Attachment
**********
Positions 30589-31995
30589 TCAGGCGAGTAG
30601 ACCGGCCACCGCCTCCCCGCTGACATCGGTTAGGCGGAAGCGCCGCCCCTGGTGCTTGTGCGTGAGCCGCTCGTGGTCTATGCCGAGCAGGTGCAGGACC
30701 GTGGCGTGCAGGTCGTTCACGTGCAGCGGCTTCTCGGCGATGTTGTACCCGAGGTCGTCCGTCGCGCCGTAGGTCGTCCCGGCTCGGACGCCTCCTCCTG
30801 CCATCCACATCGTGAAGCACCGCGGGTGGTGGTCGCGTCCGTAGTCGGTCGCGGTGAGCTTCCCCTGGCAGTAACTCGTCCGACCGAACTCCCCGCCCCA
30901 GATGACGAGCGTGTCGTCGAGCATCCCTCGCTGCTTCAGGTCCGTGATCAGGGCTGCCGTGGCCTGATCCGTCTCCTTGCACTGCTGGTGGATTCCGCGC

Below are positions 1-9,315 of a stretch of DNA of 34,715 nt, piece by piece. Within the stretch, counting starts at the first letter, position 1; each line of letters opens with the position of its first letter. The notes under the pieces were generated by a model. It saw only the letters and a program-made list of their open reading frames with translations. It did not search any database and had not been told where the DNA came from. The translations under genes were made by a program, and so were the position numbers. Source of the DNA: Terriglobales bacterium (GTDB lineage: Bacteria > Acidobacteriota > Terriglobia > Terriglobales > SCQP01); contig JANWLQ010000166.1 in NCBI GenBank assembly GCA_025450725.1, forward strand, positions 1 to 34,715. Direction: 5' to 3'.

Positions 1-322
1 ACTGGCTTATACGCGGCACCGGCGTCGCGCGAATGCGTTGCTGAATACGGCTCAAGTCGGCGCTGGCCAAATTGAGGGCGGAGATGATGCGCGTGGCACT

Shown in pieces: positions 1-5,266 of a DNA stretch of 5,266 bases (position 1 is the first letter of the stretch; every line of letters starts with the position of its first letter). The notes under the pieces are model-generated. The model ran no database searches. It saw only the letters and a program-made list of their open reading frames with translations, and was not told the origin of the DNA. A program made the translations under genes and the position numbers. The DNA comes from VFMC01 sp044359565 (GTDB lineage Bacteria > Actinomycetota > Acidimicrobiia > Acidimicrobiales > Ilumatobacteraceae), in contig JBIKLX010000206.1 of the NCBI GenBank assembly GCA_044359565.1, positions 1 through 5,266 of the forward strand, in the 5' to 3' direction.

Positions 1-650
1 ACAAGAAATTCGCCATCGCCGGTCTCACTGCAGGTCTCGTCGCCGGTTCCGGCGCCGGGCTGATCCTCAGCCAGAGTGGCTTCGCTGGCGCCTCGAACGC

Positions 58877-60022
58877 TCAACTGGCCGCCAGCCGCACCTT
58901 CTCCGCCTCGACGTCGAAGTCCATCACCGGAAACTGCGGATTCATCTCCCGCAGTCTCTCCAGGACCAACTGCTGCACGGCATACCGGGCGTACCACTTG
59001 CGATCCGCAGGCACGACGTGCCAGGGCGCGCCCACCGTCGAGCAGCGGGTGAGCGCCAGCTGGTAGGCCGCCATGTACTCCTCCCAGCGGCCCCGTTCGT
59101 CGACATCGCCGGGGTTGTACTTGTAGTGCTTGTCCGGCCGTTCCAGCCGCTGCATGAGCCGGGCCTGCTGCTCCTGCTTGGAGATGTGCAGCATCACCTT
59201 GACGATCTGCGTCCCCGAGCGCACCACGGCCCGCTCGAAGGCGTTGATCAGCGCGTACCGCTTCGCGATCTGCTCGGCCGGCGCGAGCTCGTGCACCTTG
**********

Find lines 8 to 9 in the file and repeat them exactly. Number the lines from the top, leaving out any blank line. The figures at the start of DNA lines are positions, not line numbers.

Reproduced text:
Positions 1-322
1 ACTGGCTTATACGCGGCACCGGCGTCGCGCGAATGCGTTGCTGAATACGGCTCAAGTCGGCGCTGGCCAAATTGAGGGCGGAGATGATGCGCGTGGCACT